From my novel The Sanity Matinee, published in 1987:
Sprayberry got out of the truck and walked to the front door. He had meant to ask Andrew if Maxine had learned of the death of her dog. He wanted to know how upset to expect her. He opened the door and was greeted by loud music, smoky air, and the sudden stares of a dozen strangers. Across the room, he caught sight of Angelica serving snacks from a tray. Winding through the house, a line of partygoers were dancing the bunny hop, kicking out their left leg in unison, then their right, linked together by their hands on the waist of the person preceding them in the chain. Some had drinks in their hands. At the front of the line, who should be leading this parade but his lovely cheerleading wife, setting the pace of the dance. Sprayberry was absolutely livid at the sight of her. Sensing when the front of the bunny-hopping line would pass an open doorway, he broke in at just the right moment, grabbing onto his wife, hopping in rhythm to the dance.
"I'm really, really angry, Terri," he said as the stranger behind him locked onto his hips.
She turned slightly to see who was speaking to her above the noise. "Hi, honey," she said. "Glad to see Andrew found you okay."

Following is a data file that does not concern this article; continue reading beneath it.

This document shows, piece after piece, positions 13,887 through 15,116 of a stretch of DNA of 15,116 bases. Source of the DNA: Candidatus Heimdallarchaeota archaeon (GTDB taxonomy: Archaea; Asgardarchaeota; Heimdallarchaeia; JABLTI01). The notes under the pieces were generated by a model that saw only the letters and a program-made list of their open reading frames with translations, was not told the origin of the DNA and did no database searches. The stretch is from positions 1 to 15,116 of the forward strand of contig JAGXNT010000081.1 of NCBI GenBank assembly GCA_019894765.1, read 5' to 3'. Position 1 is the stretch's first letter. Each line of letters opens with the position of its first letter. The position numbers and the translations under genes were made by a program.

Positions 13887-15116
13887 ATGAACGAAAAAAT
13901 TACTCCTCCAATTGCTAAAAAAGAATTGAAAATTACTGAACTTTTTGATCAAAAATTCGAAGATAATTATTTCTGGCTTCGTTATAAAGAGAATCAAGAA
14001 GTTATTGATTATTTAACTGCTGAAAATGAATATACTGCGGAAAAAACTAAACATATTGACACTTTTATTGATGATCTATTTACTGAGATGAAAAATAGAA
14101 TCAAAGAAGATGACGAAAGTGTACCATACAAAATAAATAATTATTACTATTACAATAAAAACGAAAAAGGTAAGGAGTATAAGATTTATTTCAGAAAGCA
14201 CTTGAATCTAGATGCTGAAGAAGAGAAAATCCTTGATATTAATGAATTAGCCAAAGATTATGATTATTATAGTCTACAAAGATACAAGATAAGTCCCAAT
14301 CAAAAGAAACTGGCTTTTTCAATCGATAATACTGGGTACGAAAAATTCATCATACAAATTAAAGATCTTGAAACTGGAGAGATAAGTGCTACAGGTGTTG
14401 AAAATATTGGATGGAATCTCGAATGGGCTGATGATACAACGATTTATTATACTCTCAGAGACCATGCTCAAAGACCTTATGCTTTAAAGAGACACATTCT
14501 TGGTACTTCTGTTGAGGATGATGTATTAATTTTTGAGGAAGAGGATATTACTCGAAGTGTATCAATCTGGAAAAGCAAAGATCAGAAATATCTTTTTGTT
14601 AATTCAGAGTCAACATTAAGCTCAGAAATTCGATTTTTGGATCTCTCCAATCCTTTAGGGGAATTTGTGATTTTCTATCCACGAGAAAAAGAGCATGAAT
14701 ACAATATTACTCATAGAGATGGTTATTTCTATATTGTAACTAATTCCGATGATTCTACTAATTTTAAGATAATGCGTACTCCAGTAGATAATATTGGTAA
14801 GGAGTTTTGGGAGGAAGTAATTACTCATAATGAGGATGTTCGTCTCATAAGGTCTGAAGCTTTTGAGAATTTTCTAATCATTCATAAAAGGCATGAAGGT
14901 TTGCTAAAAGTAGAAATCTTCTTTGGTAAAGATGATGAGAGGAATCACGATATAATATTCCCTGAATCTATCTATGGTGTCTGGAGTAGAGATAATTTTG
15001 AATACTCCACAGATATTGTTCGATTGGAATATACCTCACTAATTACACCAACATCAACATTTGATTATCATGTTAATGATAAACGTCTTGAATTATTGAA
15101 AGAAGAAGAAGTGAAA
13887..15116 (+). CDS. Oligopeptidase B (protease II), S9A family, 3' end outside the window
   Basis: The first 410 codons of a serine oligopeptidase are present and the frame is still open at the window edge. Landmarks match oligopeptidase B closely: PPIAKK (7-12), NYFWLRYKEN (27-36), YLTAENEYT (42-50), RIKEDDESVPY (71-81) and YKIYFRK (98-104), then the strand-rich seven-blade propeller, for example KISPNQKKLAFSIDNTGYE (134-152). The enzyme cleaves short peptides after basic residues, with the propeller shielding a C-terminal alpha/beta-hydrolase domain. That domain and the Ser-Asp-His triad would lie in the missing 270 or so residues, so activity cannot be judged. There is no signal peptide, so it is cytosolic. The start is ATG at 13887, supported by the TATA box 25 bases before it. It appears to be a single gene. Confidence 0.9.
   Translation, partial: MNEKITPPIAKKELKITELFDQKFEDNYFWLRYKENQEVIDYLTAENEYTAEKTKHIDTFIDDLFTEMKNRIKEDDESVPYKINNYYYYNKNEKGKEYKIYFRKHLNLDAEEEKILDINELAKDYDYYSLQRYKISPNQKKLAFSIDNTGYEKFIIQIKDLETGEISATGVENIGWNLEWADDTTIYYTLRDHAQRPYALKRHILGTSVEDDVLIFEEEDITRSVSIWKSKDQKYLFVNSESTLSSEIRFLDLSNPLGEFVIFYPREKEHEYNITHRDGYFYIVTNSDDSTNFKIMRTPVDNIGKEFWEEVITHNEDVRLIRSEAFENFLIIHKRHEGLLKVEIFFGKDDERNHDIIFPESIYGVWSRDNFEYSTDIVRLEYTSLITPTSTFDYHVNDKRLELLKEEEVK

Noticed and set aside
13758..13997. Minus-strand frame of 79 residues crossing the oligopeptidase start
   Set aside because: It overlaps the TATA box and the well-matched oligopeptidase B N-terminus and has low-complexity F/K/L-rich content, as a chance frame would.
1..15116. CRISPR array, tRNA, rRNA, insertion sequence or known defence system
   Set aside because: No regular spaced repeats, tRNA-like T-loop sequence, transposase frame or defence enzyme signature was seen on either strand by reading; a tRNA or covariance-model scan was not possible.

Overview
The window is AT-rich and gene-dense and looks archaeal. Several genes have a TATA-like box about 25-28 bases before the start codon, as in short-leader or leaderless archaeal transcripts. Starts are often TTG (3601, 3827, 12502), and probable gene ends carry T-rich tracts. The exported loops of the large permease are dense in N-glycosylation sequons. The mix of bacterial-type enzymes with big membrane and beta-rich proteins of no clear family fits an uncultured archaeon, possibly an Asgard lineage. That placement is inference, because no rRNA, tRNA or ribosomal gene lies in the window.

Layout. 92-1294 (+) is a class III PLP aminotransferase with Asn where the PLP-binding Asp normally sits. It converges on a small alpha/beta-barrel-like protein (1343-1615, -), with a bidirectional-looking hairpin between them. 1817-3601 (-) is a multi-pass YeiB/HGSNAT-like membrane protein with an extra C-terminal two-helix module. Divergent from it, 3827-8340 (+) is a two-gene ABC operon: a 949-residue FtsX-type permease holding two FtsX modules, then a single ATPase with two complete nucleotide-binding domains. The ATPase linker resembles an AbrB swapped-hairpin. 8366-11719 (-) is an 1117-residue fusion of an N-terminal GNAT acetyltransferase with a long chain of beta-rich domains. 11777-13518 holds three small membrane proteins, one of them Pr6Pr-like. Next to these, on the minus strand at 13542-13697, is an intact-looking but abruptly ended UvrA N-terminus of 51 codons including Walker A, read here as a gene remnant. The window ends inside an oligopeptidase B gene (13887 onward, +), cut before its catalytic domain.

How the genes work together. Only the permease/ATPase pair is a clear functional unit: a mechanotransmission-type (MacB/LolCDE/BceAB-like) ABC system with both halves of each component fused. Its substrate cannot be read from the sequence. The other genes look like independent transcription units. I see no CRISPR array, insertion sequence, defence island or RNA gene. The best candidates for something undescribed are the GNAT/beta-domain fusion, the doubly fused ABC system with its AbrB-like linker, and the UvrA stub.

"How could you leave me like that? That was a horrible thing to do. What if Andrew hadn't found me?" Sprayberry awaited an answer, rattling the bottle of pills in his pants pocket as the bunny hop wound its way through the house. In the living room, Sprayberry looked to his rear. Maxine was in line back there, and she gave him a grand wave when he turned to look. She didn't look too torn up with grief over the loss of her pet.
"Mom was driving me crazy at the hospital while you were in that room," Terri told him. "I had to get her out of there, and I doubt if she would have left without me. It might have been the wrong thing to do, but emergency rooms are confusing. Anyway, you're back on your feet. Kick off your shoes and fix yourself a drink."
"I may be on my feet," Sprayberry said, hanging on to Terri's hopping lead. "But I've got a pocketful of pills."
"Tell me what you want me to do to make you feel better," Terri shouted over the noise of the party. "Tell me exactly."
Sprayberry danced along for a few moments. He still felt abandoned, but Terri was obviously trying to make up for it. "I want you to be there when I wake up in the morning," he said. "If you're up before me, stay in the room."
"You want me to watch you sleep?"
"Just don't leave me," he said. "I want you there."
"All right," she answered.
Years later, this very specific comic scene was virtually duplicated on the TV sitcom Mad About You, where a husband and wife conducted an argument while dancing the bunny hop through a house. It’s not as if a whole genre of argumentative bunny-hoppers existed for the TV writer to tap for his inspiration.
So, what recourse does a writer have when he’s ripped off? I still don’t know.